that they don't contain dates of birth or key pieces of information like children's names or pets' names.

ANNE: That's really good advice.

REBECCA: Yes, because that's what they look for. If they've gained access, or if your passwords have been compromised in the past, they'll just reuse them and, they're sold on the Net, so they'll just keep trying until they find a password.

ANNE: Yes, so Rebecca, are there any stories - not to scare our listeners because we generally don't like to scare our listeners on Super Insider - but is there an interesting, short story about something you're seeing in superannuation around financial crime and scamming?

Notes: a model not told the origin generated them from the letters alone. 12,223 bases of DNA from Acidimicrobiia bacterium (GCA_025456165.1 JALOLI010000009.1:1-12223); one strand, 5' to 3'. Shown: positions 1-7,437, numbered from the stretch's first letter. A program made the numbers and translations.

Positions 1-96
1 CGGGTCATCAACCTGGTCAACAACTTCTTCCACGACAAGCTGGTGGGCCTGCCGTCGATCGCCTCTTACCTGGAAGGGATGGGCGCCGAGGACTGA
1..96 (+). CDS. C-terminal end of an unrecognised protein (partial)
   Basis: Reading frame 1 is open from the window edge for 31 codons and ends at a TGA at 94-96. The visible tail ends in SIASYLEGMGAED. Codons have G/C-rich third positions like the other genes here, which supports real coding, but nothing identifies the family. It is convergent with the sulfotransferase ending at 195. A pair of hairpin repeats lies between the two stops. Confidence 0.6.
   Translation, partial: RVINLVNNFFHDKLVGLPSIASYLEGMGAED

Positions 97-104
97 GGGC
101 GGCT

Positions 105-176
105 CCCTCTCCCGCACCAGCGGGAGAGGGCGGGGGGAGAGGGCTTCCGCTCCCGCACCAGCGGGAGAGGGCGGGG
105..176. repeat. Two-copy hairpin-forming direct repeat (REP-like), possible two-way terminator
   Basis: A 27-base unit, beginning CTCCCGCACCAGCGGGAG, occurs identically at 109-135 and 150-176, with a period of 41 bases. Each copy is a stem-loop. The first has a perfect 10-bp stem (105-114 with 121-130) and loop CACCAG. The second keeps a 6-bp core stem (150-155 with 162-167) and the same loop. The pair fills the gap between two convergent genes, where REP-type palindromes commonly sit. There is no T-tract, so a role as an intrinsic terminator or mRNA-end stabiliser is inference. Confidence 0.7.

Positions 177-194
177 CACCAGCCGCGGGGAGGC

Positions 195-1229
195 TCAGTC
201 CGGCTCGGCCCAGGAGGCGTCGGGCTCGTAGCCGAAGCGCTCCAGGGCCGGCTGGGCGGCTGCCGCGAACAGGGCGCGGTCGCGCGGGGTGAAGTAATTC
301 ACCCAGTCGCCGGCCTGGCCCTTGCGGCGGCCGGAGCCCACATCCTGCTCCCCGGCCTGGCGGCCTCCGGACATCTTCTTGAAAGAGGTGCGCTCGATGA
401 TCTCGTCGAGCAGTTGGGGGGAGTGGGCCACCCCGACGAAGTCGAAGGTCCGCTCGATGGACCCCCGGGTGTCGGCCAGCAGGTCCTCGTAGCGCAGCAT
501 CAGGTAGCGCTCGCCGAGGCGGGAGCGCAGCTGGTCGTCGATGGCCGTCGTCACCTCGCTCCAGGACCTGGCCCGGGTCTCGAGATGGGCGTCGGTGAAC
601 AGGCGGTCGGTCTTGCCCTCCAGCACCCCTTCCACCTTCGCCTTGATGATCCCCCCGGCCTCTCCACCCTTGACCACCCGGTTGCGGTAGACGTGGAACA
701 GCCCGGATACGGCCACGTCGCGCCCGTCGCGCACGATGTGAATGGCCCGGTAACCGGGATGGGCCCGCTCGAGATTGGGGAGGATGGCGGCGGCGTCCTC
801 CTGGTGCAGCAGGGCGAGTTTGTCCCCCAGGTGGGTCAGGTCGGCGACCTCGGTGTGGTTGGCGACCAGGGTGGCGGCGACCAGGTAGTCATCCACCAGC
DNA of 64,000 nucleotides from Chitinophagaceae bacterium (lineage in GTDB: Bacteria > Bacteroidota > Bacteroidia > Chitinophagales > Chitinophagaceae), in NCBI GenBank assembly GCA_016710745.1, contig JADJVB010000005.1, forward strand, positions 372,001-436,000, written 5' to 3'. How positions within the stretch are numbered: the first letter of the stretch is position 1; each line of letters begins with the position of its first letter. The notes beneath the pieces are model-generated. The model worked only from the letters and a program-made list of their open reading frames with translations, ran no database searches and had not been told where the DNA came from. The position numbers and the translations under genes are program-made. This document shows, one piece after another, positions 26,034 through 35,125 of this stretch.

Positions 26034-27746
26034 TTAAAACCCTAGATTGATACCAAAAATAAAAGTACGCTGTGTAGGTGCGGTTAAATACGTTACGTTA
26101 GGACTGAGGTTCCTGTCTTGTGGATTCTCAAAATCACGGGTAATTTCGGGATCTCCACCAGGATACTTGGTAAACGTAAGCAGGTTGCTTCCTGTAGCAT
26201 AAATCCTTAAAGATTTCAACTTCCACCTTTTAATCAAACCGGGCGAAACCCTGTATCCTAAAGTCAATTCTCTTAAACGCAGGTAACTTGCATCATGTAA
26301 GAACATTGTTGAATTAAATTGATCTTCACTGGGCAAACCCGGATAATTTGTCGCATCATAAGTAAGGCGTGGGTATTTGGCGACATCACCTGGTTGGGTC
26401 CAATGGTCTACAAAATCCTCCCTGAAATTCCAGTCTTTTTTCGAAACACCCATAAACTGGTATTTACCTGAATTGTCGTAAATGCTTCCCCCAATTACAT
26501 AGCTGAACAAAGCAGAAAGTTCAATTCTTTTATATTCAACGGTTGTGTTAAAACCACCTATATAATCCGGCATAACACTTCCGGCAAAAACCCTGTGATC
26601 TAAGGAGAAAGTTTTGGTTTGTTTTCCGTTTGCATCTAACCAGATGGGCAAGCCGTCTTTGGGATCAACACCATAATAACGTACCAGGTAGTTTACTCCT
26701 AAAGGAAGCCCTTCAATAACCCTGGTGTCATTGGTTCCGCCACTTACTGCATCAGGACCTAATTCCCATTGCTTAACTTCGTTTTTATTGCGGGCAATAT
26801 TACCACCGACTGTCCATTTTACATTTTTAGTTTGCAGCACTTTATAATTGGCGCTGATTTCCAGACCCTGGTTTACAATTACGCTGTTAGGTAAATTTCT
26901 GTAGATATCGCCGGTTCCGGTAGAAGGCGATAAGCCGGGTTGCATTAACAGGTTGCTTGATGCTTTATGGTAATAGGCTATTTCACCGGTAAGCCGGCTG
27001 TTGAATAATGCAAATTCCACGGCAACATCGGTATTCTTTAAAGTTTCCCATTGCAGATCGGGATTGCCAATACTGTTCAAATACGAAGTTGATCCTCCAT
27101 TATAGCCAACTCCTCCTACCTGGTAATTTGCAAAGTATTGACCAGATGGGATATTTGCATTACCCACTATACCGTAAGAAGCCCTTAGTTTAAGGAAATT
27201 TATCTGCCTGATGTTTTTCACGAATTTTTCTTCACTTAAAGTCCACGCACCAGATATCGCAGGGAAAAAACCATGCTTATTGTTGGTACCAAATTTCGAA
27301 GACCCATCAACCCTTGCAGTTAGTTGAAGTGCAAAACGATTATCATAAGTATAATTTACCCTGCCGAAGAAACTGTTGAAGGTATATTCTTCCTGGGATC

REBECCA: I think one of the emerging risks that we're starting to see is around transfers to self-managed super funds. The access of these scams is to get hold of the money. And if you think traditionally about superannuation, it used to be a long-term gain. You could only access it once you've met a condition of release, you'd reached your preservation age, or you'd retired. These days it's about how can you get hold of the money. What we've started to see in the industry is our members transferring funds to their self-managed super funds. So out of our traditional environments where it's generally kept a little bit more safe, it's secure, we've got investment strategies and we've got different controls in place to protect it. We're seeing our members who are receiving cold calls, they're getting calls from financial institutions that they've never engaged with, that they haven't had anything to do with before, saying to them we can transfer your money, we can make you more money, we've got great investments, quick returns, you can invest in property, you can invest in crypto. So, they're transferring their money, and what traditionally we'd expect is that these firms, they're quick setups, they're probably like burner institutions, they're filling out the forms for people. So, they're saying don't worry about filling in the paperwork, just sign it, just send it back.